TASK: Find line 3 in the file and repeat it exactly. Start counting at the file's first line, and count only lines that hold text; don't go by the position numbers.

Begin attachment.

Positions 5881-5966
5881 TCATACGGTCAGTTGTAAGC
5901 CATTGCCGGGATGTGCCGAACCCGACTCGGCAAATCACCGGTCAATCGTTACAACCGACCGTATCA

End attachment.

5901 CATTGCCGGGATGTGCCGAACCCGACTCGGCAAATCACCGGTCAATCGTTACAACCGACCGTATCA